PLYMOUTH, N.H. – A new survey shows more than two-thirds of New Hampshire meat producers that were queried are interested in creating state certified meat processing plants as an alternative to a federal licensing program. The survey was conducted by Plymouth State University’s Center for Rural Partnerships (CRP) on behalf of the states’ Agriculture Department, in response to a number of Granite State residents raising their own livestock, including beef, pork and chicken, who may be considering selling their meat to consumers. Rachelle Lyons of CRP said there appears to be a market for locally produced meat in New Hampshire, but it’s not clear whether a state certified processing facility would be a viable business opportunity.
“We are now up to four U.S.D.A certified meat processing facilities within the state, and we wanted to see where there is opportunity for growth,” Lyons said. “This is testing of the waters to see if the producers, processors and the market would be receptive to a state-level certification as an alternative to the U.S.D.A.”
75 percent of the producers who responded to the survey said they agree with the statement, ‘I am interested in the development of a State Inspection Program in New Hampshire as an alternative to a USDA Inspection Program.’ More than half of producers who responded are interested in having some or all of their livestock processed through a State Inspection Program.
they believed a state level certification would be a benefit for producers and consumers, although processors were less supportive. Lyons also cited a recently released agricultural census showing rising support for local foods.
“The public is becoming more aware of how their food choices make a difference in regard to economic, social justice and environmental issues here in the state of New Hampshire, as well as regionally and globally,” said Lyons. “This would open up opportunity for smaller scale operators. In New Hampshire, it’s being looked at as an economic development opportunity.”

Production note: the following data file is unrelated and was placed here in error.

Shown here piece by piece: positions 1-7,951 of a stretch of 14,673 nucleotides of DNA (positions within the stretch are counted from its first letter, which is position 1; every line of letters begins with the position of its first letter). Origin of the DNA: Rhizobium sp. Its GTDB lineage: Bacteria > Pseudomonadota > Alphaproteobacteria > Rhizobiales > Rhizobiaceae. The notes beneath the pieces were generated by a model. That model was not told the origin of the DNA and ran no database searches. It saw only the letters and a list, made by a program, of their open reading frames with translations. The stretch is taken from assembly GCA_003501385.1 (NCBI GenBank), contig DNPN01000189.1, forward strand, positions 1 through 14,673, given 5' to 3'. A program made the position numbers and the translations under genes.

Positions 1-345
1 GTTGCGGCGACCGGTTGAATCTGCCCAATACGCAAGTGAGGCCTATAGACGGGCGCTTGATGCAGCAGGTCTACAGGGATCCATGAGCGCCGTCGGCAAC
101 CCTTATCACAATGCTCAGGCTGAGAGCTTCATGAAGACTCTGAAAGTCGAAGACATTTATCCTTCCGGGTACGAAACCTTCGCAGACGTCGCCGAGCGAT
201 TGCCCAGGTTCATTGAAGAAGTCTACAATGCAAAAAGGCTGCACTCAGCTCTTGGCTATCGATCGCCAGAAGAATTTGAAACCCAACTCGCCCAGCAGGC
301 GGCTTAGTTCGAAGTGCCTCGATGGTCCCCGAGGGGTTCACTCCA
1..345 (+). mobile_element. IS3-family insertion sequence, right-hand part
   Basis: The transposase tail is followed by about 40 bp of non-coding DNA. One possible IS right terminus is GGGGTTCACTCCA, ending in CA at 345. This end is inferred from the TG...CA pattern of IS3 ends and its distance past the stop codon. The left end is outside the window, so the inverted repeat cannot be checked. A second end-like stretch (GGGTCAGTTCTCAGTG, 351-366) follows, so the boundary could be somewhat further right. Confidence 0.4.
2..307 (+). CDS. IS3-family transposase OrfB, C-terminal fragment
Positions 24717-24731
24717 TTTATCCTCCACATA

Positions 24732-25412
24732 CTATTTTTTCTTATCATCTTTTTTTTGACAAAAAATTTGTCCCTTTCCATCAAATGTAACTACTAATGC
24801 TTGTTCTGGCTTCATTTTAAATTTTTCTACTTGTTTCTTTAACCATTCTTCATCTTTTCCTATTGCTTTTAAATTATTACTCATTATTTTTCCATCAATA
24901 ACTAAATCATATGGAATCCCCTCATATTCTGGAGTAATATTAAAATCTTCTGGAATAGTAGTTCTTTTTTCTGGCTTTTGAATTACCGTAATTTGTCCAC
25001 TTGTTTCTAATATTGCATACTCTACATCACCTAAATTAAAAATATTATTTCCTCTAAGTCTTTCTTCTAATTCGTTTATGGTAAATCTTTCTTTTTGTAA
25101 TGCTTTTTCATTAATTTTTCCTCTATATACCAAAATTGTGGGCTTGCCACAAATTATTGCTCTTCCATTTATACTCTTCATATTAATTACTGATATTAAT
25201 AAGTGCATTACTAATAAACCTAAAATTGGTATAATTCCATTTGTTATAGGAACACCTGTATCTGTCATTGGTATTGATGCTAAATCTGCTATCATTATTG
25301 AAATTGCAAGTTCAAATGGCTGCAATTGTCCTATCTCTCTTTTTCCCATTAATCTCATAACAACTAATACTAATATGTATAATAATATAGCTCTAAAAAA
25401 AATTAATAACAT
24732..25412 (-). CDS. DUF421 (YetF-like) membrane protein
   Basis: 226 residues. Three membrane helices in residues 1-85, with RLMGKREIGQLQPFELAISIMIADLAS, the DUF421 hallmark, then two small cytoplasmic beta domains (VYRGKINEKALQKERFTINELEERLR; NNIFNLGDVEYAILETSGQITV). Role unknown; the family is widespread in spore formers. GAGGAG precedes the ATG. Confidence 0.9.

The biggest hurdle for aspiring meat processors is the high cost of starting a plant, due to federal regulations.
“It’s really hard to start-up, because of the initial capital investment; it’s a huge risk to try and establish a processing facility when there is a question whether there’s enough production to keep that processing facility viable.”
Lyons noted that a drawback to a state-approved facility is the limitation of selling the meat within the state of New Hampshire.
“It reduces your consumer base but it also really targets the consumers who want to know their farmer, where their food is coming from and take a more active role in their food system. We are not sure what share of consumers are aware of this locally-grown market– and we’re not sure if they are motivated to support it.”
Lyons said consumers will be surveyed in the coming months about the state-licensed processing idea. She added that in other states that have started their own certification program for meat processing plants the federal government has not tried to block their efforts.
The survey was conducted earlier this year, with 39 producers and processors responding to the query. Plymouth State faculty involved with the survey include Lyons and CRP Director Ben Amsden, as well as undergraduate student Taylor Dillingham, Social Science, and graduate student Jess Wilhelm, Environmental Science and Policy.
For more information about this release, contact Bruce Lyndes, PSU News Services Mgr., or call (603) 535-2775.